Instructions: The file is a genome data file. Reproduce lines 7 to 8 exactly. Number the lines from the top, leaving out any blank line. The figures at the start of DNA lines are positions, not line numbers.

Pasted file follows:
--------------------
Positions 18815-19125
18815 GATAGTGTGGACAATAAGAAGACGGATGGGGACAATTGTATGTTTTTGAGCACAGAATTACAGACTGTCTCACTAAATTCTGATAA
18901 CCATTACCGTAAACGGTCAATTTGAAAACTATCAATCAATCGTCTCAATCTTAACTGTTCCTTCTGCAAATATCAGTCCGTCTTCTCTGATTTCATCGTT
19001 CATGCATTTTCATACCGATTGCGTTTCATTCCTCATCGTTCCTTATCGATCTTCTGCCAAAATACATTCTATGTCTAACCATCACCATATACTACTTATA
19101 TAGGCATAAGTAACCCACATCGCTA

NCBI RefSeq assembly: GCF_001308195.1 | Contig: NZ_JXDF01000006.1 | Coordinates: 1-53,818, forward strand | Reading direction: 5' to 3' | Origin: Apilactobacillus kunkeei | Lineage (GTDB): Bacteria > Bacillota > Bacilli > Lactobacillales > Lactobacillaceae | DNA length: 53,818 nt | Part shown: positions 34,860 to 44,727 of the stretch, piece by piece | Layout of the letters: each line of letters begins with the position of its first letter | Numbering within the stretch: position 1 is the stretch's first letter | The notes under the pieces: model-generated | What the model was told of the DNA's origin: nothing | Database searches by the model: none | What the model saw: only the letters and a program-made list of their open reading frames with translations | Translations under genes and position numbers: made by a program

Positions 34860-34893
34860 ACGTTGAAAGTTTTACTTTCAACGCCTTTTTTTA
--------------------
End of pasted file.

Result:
Positions 34860-34893
34860 ACGTTGAAAGTTTTACTTTCAACGCCTTTTTTTA